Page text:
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The Salvation Army announced the winners of their annual Kettle Campaign competition between the City and County Fire and police and sheriff departments. For the second year in a row, County Fire took home the trophy for raising the most money during their competition, while the Crossville Police Department continued their long standing winning streak. While all of the law enforcement and fire officials enjoyed the friendly ribbing of the competition, the true winners at the end of the day are the children of Cumberland County, as the $36,000 raised during the campaign will go directly to childrenís services.
The 2014 Farm Bill recently became law, providing funding for the nationís major conservation programs.As the federal governmentís primary agricultural and food policy tool, the Farm Bill supports many USDA programs, including the conservation programs that provide farmers, ranchers and forest landowners with technical and financial assistance to address resource concerns on their land.
Assistance includes both technical expertise and funding to help put conservation practices on fields and in forests in Tennessee and across the country.
Visit nrcs.usda.gov/GetStarted or your local The Cumberland County USDA service center at 314 Old Jamestown Hwy, for more info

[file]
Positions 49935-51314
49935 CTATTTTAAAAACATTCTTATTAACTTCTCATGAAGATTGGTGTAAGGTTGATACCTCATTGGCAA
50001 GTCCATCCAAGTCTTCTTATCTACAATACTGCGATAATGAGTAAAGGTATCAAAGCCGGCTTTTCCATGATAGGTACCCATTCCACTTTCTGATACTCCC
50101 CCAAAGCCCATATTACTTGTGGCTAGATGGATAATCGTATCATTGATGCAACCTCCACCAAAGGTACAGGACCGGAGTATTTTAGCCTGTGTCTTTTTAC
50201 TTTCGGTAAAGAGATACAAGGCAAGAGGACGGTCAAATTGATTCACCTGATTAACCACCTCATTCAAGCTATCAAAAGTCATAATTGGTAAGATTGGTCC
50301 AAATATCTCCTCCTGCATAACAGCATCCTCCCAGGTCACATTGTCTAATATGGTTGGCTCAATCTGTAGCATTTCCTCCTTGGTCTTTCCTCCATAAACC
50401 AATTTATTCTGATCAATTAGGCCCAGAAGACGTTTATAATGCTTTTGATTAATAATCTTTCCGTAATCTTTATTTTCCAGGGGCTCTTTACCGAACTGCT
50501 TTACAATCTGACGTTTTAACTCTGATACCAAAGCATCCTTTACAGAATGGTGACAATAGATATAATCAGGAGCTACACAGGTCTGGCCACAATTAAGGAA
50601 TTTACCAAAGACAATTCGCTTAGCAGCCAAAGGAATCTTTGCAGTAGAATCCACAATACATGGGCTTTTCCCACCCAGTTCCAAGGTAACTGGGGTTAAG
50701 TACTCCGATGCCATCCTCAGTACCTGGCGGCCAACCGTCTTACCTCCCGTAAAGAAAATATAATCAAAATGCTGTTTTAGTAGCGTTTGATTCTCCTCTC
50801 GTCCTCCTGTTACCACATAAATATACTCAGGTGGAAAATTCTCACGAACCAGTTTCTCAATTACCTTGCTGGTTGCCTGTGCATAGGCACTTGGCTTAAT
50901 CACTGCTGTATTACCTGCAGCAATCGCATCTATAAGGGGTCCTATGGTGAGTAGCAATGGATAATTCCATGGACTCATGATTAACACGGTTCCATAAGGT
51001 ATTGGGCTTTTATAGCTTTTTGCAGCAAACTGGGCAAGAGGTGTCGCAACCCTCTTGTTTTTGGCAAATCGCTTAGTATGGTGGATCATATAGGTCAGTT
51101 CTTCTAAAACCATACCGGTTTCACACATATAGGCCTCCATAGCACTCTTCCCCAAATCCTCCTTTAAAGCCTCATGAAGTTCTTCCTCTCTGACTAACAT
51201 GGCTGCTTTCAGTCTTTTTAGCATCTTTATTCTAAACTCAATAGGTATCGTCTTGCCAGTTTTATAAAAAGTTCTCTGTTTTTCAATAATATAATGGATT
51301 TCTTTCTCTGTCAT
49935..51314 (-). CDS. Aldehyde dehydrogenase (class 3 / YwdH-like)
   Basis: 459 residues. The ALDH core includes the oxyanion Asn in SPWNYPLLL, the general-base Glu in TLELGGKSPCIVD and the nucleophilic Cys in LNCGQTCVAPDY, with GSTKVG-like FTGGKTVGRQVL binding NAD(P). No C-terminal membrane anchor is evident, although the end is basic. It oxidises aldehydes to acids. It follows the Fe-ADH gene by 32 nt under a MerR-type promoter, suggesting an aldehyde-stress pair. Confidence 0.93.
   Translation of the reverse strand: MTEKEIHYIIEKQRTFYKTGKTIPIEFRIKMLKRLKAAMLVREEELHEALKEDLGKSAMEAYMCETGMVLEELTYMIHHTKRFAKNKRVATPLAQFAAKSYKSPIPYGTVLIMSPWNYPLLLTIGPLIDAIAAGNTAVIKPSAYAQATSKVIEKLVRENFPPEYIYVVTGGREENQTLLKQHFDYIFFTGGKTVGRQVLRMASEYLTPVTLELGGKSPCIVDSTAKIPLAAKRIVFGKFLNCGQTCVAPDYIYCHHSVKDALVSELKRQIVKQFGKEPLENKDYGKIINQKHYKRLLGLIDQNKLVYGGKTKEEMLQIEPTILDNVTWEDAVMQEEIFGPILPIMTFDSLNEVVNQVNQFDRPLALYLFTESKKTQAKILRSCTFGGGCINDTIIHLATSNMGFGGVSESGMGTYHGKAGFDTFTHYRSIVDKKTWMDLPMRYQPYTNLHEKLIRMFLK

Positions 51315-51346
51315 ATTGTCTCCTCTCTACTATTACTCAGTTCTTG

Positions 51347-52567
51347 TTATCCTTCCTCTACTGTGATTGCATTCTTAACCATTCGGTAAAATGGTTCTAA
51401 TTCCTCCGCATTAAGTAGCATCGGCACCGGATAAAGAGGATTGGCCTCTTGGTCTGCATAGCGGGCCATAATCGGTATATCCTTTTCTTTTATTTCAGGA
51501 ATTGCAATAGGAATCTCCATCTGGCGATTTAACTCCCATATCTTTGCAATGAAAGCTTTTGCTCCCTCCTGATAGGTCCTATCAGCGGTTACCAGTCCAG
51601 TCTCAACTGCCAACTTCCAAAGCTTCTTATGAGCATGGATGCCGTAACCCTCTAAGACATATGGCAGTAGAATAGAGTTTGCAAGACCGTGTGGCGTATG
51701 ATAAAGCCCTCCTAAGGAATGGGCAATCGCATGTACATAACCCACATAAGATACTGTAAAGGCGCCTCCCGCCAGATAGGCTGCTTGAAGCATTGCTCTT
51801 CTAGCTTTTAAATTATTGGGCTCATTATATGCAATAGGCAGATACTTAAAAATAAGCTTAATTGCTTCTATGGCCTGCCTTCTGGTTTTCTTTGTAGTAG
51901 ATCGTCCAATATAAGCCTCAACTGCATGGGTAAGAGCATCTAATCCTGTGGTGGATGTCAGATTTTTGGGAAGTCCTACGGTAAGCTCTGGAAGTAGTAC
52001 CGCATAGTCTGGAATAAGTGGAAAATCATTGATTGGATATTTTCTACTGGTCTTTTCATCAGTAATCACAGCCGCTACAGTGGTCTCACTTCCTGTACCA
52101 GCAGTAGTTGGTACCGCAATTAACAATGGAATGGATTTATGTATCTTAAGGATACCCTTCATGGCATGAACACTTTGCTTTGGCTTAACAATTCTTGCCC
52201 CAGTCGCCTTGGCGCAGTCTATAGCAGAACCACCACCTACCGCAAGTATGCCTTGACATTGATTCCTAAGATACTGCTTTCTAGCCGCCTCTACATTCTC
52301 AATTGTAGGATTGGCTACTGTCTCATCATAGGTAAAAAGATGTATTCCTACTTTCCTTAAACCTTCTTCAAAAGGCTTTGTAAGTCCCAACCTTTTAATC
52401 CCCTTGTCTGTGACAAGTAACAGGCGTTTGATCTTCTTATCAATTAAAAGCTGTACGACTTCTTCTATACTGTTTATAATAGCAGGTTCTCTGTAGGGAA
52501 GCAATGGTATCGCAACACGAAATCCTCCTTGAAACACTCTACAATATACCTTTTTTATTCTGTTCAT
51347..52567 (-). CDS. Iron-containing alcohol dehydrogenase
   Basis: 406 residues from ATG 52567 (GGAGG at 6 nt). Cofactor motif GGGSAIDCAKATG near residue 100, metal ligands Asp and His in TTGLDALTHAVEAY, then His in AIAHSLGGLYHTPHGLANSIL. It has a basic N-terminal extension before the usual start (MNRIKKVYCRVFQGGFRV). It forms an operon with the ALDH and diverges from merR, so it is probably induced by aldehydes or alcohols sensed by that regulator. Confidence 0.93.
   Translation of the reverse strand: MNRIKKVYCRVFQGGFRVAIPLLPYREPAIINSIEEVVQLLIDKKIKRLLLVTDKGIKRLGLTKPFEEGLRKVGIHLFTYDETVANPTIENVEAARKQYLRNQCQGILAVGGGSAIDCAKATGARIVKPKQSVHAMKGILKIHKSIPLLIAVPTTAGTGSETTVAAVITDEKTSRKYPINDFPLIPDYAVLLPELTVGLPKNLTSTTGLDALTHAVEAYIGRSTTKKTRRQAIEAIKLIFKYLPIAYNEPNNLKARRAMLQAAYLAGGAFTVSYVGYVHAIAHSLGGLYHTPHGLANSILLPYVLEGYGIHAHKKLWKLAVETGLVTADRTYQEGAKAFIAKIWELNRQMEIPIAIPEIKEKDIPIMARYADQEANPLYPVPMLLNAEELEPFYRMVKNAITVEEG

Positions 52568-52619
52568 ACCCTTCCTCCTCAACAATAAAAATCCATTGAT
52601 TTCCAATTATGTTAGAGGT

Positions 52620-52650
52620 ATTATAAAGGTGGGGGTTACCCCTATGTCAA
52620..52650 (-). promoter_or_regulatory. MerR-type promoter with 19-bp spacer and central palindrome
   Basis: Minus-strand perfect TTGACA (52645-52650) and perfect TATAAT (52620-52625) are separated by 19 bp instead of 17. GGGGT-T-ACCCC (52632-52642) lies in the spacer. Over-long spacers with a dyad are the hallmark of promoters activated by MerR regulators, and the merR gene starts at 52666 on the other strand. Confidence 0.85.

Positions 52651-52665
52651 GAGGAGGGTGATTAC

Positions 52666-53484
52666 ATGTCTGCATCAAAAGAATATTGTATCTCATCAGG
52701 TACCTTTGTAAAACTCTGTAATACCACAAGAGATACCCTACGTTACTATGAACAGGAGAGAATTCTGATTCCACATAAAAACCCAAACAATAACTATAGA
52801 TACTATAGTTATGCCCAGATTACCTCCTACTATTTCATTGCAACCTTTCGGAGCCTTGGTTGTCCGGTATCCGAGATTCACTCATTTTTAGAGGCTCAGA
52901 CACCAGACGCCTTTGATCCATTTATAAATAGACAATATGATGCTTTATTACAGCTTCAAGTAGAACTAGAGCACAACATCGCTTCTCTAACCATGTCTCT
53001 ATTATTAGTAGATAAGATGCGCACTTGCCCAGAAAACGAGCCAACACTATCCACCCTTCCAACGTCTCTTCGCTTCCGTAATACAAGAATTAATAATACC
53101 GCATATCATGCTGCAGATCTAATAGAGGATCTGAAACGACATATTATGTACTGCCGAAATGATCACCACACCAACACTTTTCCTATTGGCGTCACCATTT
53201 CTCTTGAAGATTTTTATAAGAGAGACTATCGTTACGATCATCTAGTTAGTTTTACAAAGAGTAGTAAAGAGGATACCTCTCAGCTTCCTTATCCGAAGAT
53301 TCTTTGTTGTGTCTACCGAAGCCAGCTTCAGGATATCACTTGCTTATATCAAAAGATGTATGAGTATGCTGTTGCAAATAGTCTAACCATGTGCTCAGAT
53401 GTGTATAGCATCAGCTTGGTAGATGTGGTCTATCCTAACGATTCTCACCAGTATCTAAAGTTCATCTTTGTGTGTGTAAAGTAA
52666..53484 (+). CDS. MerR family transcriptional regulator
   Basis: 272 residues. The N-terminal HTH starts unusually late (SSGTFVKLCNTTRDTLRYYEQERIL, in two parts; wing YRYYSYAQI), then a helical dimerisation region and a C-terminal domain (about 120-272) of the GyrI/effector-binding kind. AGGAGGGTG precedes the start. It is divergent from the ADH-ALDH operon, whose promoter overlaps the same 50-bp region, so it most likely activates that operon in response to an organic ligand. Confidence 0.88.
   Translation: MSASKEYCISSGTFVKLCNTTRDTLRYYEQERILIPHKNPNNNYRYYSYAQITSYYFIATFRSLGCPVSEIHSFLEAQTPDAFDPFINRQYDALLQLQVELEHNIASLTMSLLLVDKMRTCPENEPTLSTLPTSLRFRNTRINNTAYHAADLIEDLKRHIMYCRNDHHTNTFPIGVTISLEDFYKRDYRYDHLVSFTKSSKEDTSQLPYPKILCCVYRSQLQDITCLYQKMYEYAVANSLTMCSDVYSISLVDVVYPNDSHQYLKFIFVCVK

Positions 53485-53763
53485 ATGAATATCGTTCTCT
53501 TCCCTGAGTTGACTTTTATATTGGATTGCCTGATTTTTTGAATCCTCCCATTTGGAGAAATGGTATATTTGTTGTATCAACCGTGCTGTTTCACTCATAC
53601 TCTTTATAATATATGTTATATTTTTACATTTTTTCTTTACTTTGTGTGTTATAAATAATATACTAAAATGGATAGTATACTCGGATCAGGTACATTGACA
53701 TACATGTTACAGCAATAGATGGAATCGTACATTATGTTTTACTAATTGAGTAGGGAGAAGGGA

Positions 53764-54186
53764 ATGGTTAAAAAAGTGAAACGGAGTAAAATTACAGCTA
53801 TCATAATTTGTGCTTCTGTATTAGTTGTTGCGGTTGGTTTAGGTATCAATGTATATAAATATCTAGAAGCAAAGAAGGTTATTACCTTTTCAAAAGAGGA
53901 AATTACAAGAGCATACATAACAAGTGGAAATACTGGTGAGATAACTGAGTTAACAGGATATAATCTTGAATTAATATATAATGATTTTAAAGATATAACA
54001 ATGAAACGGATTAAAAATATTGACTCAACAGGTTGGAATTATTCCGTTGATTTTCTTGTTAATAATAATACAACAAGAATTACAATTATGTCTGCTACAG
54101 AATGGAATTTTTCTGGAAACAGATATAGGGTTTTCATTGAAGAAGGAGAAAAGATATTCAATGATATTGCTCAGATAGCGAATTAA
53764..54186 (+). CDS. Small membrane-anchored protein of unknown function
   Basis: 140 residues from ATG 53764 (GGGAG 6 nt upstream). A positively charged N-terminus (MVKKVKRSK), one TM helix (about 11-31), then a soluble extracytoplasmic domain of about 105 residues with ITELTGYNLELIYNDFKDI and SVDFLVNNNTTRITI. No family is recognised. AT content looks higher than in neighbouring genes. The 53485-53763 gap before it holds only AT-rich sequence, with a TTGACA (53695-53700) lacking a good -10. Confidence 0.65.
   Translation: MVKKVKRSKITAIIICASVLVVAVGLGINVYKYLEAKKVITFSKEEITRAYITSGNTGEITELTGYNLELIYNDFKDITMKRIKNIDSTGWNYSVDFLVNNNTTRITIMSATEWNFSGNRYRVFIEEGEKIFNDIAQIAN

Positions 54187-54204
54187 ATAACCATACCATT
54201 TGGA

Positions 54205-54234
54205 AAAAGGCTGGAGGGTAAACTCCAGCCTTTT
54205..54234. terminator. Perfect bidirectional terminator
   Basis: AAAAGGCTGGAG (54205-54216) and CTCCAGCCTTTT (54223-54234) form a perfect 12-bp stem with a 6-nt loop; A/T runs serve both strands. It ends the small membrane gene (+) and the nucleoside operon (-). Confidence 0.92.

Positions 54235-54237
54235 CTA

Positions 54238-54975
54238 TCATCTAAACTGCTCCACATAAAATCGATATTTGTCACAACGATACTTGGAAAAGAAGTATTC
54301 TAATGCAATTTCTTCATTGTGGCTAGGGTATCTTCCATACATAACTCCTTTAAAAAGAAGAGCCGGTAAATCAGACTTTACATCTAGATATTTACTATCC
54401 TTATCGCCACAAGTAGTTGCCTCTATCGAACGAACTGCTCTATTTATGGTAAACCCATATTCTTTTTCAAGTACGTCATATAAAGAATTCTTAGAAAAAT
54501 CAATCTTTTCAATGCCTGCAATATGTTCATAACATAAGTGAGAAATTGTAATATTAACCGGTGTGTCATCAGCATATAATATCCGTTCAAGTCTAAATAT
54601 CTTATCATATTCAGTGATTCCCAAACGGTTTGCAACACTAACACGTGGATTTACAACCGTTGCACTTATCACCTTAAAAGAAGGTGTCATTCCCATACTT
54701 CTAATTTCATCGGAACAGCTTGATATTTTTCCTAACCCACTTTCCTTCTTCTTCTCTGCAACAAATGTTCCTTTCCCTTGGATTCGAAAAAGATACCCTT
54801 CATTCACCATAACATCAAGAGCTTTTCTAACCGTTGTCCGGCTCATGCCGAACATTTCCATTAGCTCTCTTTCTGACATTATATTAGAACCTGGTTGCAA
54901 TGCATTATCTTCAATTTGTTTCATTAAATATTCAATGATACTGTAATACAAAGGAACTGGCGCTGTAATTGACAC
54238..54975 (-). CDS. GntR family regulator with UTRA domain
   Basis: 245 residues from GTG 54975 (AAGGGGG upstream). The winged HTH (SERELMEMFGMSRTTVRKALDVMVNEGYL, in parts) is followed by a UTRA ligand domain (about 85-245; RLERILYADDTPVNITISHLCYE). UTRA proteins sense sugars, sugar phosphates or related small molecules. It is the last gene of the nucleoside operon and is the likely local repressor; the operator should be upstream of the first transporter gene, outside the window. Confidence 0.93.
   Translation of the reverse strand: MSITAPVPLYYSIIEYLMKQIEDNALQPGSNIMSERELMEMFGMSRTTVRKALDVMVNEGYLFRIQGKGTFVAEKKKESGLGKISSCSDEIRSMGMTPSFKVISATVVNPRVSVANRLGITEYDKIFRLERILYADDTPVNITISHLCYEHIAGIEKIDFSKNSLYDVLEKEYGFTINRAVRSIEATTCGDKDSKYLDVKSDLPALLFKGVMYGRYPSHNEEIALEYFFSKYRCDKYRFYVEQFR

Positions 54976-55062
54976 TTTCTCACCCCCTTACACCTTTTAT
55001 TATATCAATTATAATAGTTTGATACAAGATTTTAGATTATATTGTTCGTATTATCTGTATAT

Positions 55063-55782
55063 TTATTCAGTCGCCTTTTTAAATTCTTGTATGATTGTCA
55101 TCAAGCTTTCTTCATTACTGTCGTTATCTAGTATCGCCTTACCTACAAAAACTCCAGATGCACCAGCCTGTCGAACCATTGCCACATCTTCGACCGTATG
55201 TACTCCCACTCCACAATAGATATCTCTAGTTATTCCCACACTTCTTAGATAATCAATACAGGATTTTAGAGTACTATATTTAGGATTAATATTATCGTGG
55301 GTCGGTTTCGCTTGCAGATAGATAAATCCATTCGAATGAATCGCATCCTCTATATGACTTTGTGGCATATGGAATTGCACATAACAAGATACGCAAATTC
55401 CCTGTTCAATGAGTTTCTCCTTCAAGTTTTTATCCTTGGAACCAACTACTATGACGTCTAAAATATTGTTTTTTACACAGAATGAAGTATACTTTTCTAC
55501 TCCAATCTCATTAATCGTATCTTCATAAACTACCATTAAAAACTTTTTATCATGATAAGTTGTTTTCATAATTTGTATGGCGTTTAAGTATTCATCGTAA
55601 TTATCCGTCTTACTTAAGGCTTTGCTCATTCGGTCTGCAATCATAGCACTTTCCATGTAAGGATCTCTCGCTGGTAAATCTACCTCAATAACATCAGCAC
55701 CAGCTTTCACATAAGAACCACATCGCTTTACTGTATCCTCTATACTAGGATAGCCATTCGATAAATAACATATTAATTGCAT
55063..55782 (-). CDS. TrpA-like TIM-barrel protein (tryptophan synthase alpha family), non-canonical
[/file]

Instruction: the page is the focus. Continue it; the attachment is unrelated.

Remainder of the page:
The Stone Memorial High School cheerleaders have a new coach. According to Vice Principal and Athletic Director Lance Kennedy, Nicole Graham has accepted the position as coach. Graham will begin her time with the Panthers beginning with a cheer clinic, April 21-22 and tryouts on April 23. The 1995 graduate of Cumberland County is in her sixth year of teaching at Stone Elementary School where she has been teaching Kindergarten and coaching varsity cheerleading for four years. Mrs. Graham is currently working toward a Masters in Elementary Education from The University of Tennessee in Chattanooga. Graham resides in the Crossville area with her husband Terry, daughter Emily, and son Ethan
Governor Bill Haslam's signature proposal to create a program that would cover tuition at two-year colleges for any high school graduate is headed to a full House vote. The Tennessee Promise program is part of Haslam's "Drive to 55" campaign to improve the state's graduation rates from the current 32 percent to 55 percent by 2025 and to help improve overall job qualifications and attract employers to the state. Haslam wants to pay for the program by using $300 million in excess lottery reserve funds and join it with a $47 million endowment.
The state Senate has passed a bill to allow Tennesseans to openly carry guns without a state-issued permit. The measure would keep the background checks and training requirements in order to carry concealed firearms, but would allow anyone legally allowed to own a gun to carry it openly. The bill would also remove state restrictions on the location of ammunition when firearms are being transported in vehicles, and would allow guns to be removed from cars on school property for the purposes of storing them in another part of the vehicle.